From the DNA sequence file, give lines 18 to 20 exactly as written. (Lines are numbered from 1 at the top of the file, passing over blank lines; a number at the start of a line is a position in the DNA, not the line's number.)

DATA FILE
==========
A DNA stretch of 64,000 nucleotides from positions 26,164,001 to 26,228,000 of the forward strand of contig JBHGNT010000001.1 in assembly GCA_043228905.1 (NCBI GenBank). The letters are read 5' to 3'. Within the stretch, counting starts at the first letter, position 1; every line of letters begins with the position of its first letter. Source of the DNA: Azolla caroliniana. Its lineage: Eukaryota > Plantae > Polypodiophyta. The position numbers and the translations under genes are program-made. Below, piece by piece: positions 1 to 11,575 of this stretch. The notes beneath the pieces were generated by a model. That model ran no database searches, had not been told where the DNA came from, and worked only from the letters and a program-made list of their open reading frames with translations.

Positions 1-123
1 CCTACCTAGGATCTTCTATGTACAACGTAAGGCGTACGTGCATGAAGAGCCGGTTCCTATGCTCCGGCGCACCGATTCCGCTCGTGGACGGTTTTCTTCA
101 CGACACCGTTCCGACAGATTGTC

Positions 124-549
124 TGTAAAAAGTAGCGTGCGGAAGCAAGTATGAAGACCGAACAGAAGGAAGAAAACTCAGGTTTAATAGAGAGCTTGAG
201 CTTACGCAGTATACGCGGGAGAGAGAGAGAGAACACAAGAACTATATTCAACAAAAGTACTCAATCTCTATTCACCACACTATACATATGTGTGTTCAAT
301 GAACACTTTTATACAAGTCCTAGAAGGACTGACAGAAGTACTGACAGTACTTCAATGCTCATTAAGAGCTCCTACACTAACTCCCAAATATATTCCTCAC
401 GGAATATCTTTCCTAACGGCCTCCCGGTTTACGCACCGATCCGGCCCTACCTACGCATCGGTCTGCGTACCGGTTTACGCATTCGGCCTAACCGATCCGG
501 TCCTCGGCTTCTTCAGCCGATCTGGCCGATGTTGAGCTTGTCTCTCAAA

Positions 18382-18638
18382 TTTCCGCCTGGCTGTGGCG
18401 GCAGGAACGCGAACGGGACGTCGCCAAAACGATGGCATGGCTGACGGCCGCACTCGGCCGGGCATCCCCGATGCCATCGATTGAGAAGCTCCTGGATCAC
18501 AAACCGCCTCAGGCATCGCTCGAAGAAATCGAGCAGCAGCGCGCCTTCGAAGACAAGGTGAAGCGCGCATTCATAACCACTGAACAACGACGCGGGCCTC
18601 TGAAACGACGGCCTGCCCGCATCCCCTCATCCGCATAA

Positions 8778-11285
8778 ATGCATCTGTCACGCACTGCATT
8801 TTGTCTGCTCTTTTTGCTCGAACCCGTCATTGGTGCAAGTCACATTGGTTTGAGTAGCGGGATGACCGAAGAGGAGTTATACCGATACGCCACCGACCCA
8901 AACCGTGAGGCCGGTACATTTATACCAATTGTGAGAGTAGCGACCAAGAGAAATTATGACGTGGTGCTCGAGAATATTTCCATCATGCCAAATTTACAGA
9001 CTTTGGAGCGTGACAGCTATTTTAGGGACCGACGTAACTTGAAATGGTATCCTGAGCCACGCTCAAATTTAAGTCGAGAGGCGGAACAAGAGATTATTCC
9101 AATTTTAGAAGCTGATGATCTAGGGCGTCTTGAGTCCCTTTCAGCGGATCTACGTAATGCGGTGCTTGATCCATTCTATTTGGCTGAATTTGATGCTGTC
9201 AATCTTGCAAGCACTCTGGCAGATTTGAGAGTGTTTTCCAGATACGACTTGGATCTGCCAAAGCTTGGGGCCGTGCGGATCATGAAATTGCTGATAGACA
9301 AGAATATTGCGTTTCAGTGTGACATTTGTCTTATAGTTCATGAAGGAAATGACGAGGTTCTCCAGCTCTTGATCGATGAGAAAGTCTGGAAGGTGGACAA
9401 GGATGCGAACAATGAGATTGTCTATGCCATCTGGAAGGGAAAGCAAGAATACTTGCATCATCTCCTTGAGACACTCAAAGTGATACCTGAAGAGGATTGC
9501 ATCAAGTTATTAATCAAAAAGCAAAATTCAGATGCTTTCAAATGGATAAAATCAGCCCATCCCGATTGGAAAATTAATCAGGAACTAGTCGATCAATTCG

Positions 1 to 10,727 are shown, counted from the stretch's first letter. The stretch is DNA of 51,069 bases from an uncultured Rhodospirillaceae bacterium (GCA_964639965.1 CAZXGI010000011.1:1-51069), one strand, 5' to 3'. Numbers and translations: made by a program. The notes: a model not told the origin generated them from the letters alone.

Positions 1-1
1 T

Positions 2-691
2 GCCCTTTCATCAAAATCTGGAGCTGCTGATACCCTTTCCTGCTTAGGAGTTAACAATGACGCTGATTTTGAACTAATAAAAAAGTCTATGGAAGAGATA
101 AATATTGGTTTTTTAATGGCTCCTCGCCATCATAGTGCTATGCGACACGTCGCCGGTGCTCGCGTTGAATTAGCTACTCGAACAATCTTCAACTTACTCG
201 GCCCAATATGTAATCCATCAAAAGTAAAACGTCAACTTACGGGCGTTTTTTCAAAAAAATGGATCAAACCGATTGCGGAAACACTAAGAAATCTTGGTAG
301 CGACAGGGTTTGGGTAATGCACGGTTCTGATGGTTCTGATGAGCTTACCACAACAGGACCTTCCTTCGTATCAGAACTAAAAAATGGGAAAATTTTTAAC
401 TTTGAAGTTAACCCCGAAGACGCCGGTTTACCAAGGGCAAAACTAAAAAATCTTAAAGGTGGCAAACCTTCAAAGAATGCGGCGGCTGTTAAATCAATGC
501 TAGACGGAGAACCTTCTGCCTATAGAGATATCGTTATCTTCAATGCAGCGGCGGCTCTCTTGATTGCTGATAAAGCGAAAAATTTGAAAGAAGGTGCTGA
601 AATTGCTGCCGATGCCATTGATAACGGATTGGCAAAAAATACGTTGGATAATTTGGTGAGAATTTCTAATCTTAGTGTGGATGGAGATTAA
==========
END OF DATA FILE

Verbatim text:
8801 TTGTCTGCTCTTTTTGCTCGAACCCGTCATTGGTGCAAGTCACATTGGTTTGAGTAGCGGGATGACCGAAGAGGAGTTATACCGATACGCCACCGACCCA
8901 AACCGTGAGGCCGGTACATTTATACCAATTGTGAGAGTAGCGACCAAGAGAAATTATGACGTGGTGCTCGAGAATATTTCCATCATGCCAAATTTACAGA
9001 CTTTGGAGCGTGACAGCTATTTTAGGGACCGACGTAACTTGAAATGGTATCCTGAGCCACGCTCAAATTTAAGTCGAGAGGCGGAACAAGAGATTATTCC